Nav: Home

An entry to optically active oxazolidinones: The use of neutral phosphonium salt catalysts

July 12, 2019

Oxazolidinones are coveted in the field of medicine and pharmacology for their bioactive properties. There is hope that structurally different types of oxazolidinones can be building blocks for new drugs. With this research, Assistant Professor Yasunori Toda led a team of researchers at Shinshu University to use a neutral phosphonium salt catalyst for the oxazolidinone synthesis from glycidols and isocyanates. Although the conventional method by basic catalysis caused loss of enantiomeric excess in the reaction using optically pure glycidol, the neutral catalysis inhibited the undesired racemization to afford the product in high yields with high selectivities.

Assistant Professor Toda sat down with us for a brief interview about his research into oxazolidinones.

1) What is the aim of this study?
    The development of neutral catalysts. Now, we are focusing on the catalytic ability of the molecule, which is one of the phosphonium salts, called?tetraarylphosphonium salts.
2) What is the most important message from the paper that you want readers to understand and remember?
    The most important message to remember is that the iodide ion of the catalyst works as a hydrogen-bond acceptor.
3) What was the most challenging part and exciting aspect of the research?
    Making a new and original molecule is a fun part of organic chemistry, but which is always very challenging, because nobody knows how the molecule works.
4) What's the next step?
    We are curious of carbon dioxide fixation. The use of carbon dioxide instead of isocyanates can be interesting. We also need to understand the precise mechanism of the reaction by computational studies.
5) What is your ultimate goal?
    My goal is the development of my name reaction like Toda reaction, which would be my pleasure as a chemist.
With the increase of drug resistant infections, new synthetic approaches to potential drug targets are very welcome. For further information please read the article on Chemical Communications.

Shinshu University

Related Research Articles:

More Research News and Research Current Events

Trending Science News

Current Coronavirus (COVID-19) News

Top Science Podcasts

We have hand picked the top science podcasts of 2020.
Now Playing: TED Radio Hour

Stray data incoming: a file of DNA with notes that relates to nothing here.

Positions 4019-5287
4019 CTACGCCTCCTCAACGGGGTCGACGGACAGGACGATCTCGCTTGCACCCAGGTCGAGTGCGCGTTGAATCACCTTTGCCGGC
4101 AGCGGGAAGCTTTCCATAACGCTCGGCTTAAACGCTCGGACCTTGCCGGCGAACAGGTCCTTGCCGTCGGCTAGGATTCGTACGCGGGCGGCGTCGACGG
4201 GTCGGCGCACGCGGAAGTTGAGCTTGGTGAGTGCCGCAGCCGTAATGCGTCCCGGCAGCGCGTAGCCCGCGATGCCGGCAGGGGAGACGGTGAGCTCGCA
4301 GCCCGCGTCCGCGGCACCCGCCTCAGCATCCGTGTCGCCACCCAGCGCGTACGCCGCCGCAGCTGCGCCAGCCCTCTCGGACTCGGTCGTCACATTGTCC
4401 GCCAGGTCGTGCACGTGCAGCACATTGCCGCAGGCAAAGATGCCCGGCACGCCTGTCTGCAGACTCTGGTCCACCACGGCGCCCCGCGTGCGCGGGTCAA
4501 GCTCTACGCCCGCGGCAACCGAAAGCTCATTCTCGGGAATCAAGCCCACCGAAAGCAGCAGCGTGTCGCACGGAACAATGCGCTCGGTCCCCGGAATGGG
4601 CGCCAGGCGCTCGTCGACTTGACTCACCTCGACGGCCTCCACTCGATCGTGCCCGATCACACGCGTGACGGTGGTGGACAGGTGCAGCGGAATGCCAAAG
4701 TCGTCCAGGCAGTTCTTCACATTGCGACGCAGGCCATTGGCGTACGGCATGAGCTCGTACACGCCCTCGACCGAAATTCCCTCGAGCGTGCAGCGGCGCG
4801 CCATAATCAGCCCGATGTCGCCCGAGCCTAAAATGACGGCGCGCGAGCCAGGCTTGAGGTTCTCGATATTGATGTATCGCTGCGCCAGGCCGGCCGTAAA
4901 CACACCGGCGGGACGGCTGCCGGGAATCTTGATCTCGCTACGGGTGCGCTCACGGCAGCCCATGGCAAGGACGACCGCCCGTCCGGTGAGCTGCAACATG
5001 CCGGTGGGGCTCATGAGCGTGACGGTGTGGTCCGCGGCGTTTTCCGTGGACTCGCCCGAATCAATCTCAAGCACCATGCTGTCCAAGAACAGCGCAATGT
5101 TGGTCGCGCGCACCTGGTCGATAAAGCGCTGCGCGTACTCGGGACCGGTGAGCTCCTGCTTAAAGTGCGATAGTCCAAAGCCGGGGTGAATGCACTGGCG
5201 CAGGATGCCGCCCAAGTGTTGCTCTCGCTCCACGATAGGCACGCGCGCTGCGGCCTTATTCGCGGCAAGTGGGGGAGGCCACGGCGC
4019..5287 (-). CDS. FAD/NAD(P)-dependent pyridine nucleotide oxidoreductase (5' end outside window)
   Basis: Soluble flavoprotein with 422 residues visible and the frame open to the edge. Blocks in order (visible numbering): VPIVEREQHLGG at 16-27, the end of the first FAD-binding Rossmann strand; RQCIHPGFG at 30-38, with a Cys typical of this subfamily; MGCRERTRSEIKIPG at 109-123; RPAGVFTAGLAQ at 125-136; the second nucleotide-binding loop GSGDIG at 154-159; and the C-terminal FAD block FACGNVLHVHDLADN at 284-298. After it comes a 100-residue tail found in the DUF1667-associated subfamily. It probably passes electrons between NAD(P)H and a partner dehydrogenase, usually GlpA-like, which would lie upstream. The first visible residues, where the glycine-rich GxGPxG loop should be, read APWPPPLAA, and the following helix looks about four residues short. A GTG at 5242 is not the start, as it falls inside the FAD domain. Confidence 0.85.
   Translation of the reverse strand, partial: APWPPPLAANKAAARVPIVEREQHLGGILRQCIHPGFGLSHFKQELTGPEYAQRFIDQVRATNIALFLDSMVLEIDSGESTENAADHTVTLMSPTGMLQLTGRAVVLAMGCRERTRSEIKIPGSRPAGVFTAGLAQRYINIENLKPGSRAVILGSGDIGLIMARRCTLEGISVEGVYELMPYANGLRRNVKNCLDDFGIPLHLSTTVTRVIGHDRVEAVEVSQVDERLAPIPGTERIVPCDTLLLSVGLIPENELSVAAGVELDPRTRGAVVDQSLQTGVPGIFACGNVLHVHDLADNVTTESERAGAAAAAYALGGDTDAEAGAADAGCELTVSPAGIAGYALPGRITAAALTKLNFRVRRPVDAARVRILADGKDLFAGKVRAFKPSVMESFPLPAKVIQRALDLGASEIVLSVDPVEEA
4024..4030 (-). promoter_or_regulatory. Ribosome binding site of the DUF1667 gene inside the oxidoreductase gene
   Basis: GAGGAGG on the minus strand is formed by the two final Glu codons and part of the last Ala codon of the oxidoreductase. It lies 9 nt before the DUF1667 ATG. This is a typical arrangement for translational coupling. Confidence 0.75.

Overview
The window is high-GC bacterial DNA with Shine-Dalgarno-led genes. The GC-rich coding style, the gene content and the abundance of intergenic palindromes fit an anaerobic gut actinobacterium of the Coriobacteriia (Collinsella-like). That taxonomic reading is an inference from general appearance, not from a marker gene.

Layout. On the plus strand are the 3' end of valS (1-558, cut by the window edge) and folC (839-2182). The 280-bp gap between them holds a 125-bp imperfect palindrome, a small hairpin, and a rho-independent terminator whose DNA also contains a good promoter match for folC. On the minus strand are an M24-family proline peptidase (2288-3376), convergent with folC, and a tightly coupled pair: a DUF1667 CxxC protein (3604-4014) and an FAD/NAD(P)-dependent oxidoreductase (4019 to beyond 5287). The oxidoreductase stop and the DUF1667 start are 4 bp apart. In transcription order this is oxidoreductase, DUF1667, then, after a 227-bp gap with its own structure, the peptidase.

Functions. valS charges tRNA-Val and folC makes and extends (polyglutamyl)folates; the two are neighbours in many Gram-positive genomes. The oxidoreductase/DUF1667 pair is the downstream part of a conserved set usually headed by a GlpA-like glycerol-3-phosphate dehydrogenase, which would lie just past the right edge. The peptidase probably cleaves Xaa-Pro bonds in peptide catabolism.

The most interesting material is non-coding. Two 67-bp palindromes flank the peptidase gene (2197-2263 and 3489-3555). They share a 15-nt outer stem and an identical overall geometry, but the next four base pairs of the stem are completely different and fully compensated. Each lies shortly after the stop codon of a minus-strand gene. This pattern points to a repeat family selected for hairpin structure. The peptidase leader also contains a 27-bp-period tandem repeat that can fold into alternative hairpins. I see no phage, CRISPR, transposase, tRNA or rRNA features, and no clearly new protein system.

Our Relationship With Water
We need water to live. But with rising seas and so many lacking clean water – water is in crisis and so are we. This hour, TED speakers explore ideas around restoring our relationship with water. Guests on the show include legal scholar Kelsey Leonard, artist LaToya Ruby Frazier, and community organizer Colette Pichon Battle.
Now Playing: Science for the People

#568 Poker Face Psychology
Anyone who's seen pop culture depictions of poker might think statistics and math is the only way to get ahead. But no, there's psychology too. Author Maria Konnikova took her Ph.D. in psychology to the poker table, and turned out to be good. So good, she went pro in poker, and learned all about her own biases on the way. We're talking about her new book "The Biggest Bluff: How I Learned to Pay Attention, Master Myself, and Win".
Now Playing: Radiolab

First things first: our very own Latif Nasser has an exciting new show on Netflix. He talks to Jad about the hidden forces of the world that connect us all. Then, with an eye on the upcoming election, we take a look back: at two pieces from More Perfect Season 3 about Constitutional amendments that determine who gets to vote. Former Radiolab producer Julia Longoria takes us to Washington, D.C. The capital is at the heart of our democracy, but it's not a state, and it wasn't until the 23rd Amendment that its people got the right to vote for president. But that still left DC without full representation in Congress; D.C. sends a "non-voting delegate" to the House. Julia profiles that delegate, Congresswoman Eleanor Holmes Norton, and her unique approach to fighting for power in a virtually powerless role. Second, Radiolab producer Sarah Qari looks at a current fight to lower the US voting age to 16 that harkens back to the fight for the 26th Amendment in the 1960s. Eighteen-year-olds at the time argued that if they were old enough to be drafted to fight in the War, they were old enough to have a voice in our democracy. But what about today, when even younger Americans are finding themselves at the center of national political debates? Does it mean we should lower the voting age even further? This episode was reported and produced by Julia Longoria and Sarah Qari. Check out Latif Nasser's new Netflix show Connected here. Support Radiolab today at